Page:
The Effort to Obtain the Exemption for Certain Nonprofits:
Therefore, CDCs and other nonprofits administering publicly funded loans faced the prospect of embarking upon the costly and time-consuming process of obtaining MLO licenses for their employees, who were engaged in activity that the federal government had acknowledged was distinct from commercial lending. While working to educate its members on the process for obtaining licensing for their employees, MACDC also embarked on a campaign to exempt nonprofits from the licensing requirements, as allowed by the S.A.F.E. Act. In November 2017, MACDC and its allies met with the DOB Commissioner. Commissioner McGinnis noted that while existing state law did not provide a nonprofit exemption, he agreed with us that certain nonprofits should be exempt from the MLO licensing requirements and said that DOB would support legislation to provide for an exemption. Later that month, the DOB notified MACDC and others that, in recognition of the concerns that have been raised, DOB would suspend enforcement of the MLO licensing requirements until June 30, 2018.
In the course of the months that followed, MACDC worked with CHAPA, the Regional Housing Network of MA (RHN), and Habitat for Humanity Greater Boston. MACDC helped draft legislative language that was ultimately deemed acceptable to the DOB, the Mass Mortgage Bankers Association (MMBA), and our allies. It would exempt two categories of lenders: bona fide nonprofit homeownership organizations (Habitat and its affiliates), and other tax-exempt nonprofits who lend exclusively public funds. This second exemption would codify into State Law the exemption expressed in the DOB’s 2008 Opinion Letter. Some CDCs, Community Development Financial Institutions (CDFIs), and other nonprofits who lend private money would continue to be subject to the MLO licensing requirements. Recognizing that stand-alone legislation may not succeed, we were successful in obtaining the Senate’s approval to include the MLO licensing exemption in its version of the Economic Development Bill. Because it was not included in the House version of the bill, the provision was the subject of negotiation between the House and Senate right up until the last hours of the legislative session. Fortunately, the exemption provision was included in the final version of the bill and was signed into law by the Governor.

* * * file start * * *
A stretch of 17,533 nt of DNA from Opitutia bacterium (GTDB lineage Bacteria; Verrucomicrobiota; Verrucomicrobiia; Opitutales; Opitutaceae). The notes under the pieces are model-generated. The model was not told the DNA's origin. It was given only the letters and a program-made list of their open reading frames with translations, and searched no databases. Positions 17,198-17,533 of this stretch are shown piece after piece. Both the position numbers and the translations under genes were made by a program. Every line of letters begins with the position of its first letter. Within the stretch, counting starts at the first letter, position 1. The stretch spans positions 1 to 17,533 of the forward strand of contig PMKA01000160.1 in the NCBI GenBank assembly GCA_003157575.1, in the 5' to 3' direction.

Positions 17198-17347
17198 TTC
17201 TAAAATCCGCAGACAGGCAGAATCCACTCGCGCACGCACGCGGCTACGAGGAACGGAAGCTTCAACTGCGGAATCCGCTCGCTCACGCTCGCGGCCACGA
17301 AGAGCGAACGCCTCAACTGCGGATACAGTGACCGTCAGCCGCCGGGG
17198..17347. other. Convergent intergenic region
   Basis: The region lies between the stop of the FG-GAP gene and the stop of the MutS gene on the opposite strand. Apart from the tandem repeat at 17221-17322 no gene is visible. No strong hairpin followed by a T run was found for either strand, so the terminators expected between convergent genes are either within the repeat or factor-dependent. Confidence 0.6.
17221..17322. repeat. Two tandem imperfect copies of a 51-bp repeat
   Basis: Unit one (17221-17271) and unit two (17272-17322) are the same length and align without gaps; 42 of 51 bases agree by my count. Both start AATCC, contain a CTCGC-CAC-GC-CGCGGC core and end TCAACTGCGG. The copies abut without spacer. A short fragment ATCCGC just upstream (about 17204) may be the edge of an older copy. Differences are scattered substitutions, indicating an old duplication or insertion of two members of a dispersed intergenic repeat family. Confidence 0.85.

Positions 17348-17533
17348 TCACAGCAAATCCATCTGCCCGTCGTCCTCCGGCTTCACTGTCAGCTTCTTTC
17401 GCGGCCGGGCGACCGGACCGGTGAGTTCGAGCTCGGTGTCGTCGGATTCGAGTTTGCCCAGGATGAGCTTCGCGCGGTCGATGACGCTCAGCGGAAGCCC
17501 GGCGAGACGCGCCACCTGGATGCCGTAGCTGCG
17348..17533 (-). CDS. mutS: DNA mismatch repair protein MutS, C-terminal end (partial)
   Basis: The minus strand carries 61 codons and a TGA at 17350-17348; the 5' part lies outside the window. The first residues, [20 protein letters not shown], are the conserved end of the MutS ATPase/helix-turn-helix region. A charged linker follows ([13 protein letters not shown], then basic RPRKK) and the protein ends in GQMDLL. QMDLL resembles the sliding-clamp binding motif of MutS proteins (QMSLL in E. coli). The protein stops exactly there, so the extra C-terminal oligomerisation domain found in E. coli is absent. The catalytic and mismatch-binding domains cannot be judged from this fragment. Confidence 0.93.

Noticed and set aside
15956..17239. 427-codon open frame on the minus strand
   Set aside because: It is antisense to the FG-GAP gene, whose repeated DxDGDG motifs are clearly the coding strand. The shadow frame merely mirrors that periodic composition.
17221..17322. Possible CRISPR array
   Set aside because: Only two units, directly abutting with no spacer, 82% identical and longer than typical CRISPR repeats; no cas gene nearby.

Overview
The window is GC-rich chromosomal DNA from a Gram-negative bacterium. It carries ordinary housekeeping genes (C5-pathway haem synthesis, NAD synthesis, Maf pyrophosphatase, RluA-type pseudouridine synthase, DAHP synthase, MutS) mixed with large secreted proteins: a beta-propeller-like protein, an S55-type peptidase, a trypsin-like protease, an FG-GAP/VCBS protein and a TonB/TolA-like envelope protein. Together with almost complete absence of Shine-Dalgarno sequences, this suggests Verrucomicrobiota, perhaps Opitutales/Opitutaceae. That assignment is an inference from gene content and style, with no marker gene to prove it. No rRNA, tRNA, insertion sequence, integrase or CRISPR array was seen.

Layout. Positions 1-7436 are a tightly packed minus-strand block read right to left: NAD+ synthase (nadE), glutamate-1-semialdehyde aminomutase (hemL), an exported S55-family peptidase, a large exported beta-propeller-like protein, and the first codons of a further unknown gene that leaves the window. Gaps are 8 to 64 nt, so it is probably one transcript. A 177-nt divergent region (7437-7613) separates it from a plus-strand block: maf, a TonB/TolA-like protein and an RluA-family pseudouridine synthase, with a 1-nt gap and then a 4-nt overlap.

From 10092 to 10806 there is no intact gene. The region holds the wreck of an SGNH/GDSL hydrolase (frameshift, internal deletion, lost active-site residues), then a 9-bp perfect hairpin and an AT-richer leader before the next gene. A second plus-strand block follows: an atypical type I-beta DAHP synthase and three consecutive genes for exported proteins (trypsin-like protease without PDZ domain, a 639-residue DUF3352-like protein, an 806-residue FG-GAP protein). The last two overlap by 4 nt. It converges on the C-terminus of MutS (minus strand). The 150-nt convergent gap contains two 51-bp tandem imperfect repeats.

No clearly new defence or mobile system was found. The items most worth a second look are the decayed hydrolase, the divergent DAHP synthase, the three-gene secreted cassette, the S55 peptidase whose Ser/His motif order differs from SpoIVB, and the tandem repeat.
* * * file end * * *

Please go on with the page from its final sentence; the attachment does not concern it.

Reasons We Succeeded:
- Frequent Communication with MACDC Members:
MACDC Members called our attention to the June 2017 Industry Letter, and to the challenges it created for their programs and those they serve. We worked closely with our members on understanding the costs and the process associated with licensing and kept them informed about our efforts to secure legislation to provide an exemption. When the time came for members to make calls to legislators to advocate for inclusion of the exemption language in the Economic Development legislation, the response from members was overwhelming, with over 50 calls placed to legislators.
- Good Working Relationships with Legislators, Agency Officials, and Allies:
MACDC and our allies reached out to the DOB in the summer and fall of 2017, culminating in the November meeting with the new DOB Commissioner, where he agreed to work with us on a legislative remedy. MACDC worked with its allies, the DOB, and the MMBA to come up with legislative language comfortable to all. We joined forces with Habitat for Humanity Greater Boston, developing a relationship that proved essential in eventual passage of the legislation and establishing the basis for future cooperation. We utilized, and nurtured, the good working relationships that MACDC, RHN, CHAPA, and Habitat had with legislators to advance legislation which was ultimately adopted.
- Doing our Homework on the Policies in MA and Other States, and on the federal level:
MACDC and our allies researched the exemptions allowed in the S.A.F.E., existing MA law, and the exemption legislation enacted by other States. This enabled us to approach our interactions with the DOB, the MA Legislature, our Members, and others with a thorough understanding of why an exemption was reasonable and necessary, legislative language to achieve the exemption, and how to be most effective in our advocacy.
MACDC is grateful to our allies, the DOB and MMBA, and the numerous legislators who supported our efforts. We are particularly grateful to the following legislators: Speaker DeLeo, Senate President Spilka, and Senate President Emerita Chandler; Representatives Coppinger, Sanchez, Wagner, Peake and Kulik; and Senators Cyr, Eldridge, Lesser and Welch.